2019-20 Vancouver Canucks Playoff Chances

Canucks playoff chances
DENVER, COLORADO - FEBRUARY 27: Josh Leivo #17 of the Vancouver Canucks celebrates with Ryan Spooner #15, Alex Biega #55, Derrick Pouliot #5 and Bo Hovart #53 #53 after scoring a goal to tie the Colorado Avalanche in the third period at the Pepsi Center on February 27, 2019 in Denver, Colorado. (Photo by Matthew Stockman/Getty Images)

What are the Vancouver Canucks playoff chances? There are two ways to look at last year’s final standings. Either “They just needed five more wins,” or, “They had to leapfrog four teams”.

Getting five wins over the course of 82 games doesn’t sound all that hard. Another 10 goals put in the right places would have done the trick. Yet, the Canucks couldn’t capitalize and missed the post-season for the fourth-straight season.

This year, most of the predictions have five playoff spots going to the Central division, leaving just three for the Pacific Division to fight for. In a highly-competitive Pacific Division, the Vancouver Canucks playoff chances seem slim. With a bolstered roster from a terrific off-season, though, Vancouver could definitely win over one of these three playoff spots.

A Look at the 2019-20 Vancouver Canucks Playoff Chances

Big Changes

The biggest problem for Vancouver over the past few years has been their offence, and last year was no exception. They finished 22nd in the league in goals-for and their power play was solidly in the bottom third of the NHL. To make the Canucks a playoff team, they’d need to upgrade their front twelve considerably. Fortunately for their fans, that’s exactly what they did.

They targeted guys who worked in front of the net, crashed the corners, and would take exception to their potential superstar forwards being thrown to the ice. They’d have to be good enough to be on the ice with Elias Pettersson and not drag down his production, too. A bit tricky but GM Jim Benning managed it with both J.T. Miller and Micheal Ferland.

But there’s another aspect to generating offence, and that’s with their defence.

The Canucks have had atrocious luck trying to develop blue line players who can control play or lead an attack. They were helped in this when Quinn Hughes dropped into their lap at the 2018 draft. But the NHL is not kind to rookie defencemen, however talented, and relying on one is a huge risk. Free-agent Tyler Myers is going to be the man who carries the puck out of their end this year. Until Hughes earns the spot, Myers is a more than capable attacker, and best on the team.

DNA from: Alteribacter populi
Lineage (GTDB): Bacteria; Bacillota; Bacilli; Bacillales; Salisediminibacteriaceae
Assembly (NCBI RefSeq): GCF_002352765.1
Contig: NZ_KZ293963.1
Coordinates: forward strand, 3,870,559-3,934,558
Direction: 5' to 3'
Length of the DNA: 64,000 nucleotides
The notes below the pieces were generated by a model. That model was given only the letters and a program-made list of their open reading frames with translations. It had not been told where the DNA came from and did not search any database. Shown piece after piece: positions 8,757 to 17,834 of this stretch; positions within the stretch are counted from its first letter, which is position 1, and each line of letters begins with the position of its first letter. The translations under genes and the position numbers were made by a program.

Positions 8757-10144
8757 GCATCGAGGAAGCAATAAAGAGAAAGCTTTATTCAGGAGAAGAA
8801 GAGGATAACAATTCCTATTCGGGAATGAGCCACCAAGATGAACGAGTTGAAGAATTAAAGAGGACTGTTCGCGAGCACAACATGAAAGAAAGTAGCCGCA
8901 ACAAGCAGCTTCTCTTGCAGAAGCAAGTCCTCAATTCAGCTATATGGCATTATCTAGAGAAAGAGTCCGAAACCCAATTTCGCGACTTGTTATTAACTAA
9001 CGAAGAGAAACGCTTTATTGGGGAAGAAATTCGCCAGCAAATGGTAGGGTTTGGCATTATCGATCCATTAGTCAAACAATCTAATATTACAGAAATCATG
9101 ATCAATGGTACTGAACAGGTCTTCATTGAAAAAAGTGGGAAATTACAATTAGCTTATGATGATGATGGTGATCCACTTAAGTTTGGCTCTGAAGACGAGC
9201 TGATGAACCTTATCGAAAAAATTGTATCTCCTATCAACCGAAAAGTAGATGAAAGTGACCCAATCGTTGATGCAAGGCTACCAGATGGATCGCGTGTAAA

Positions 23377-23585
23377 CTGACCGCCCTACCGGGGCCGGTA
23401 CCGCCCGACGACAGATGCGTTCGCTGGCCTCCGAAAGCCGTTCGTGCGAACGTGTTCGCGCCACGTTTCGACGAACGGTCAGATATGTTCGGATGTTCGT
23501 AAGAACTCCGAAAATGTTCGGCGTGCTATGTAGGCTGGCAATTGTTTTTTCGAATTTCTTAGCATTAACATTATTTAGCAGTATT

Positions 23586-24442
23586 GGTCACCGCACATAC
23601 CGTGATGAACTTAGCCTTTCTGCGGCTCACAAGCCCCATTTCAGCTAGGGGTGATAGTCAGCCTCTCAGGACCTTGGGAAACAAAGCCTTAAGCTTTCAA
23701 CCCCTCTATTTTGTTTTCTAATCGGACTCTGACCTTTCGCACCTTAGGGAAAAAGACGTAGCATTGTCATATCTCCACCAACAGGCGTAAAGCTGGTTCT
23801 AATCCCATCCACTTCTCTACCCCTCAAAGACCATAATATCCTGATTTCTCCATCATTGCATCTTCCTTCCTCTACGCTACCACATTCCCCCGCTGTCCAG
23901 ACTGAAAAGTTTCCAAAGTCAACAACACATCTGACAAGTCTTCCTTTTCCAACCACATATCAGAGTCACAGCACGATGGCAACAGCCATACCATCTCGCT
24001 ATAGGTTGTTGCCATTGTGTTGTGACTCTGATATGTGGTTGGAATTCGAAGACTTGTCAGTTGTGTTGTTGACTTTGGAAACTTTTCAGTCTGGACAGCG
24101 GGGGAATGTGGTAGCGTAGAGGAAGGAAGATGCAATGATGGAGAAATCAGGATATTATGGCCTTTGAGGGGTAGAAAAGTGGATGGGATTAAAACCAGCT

Who They’re Chasing

The Calgary Flames, San Jose Sharks, and Vegas Golden Knights filled those top three slots last year, and deservedly so. But it could be argued that none of them improved in the offseason.

Calgary traded away James Neal after a single year when he couldn’t find a spot in the Flames’ top six. In return, they got Milan Lucic, who won’t be showing up in any hockey pools that don’t include penalty minutes. They lost goalie Mike Smith for Cam Talbot, bumping the shaky David Rittich up to a likely starting role.

San Jose lost a ton of goals this year in the losses of Joe Pavelski, Gustav Nyquist, Joonas Donskoi. Those shooters were replaced with… nothing much. The offence hid starter Martin Jones‘ nightmare of a 2018-19 season. If the Sharks want to be a playoff team this upcoming year, they desperately need Jones to bounce back, as Arron Dell‘s year was no better. The team’s defence still gives opposing coaches the night sweats, but the rest of the San Jose roster is fairly tame.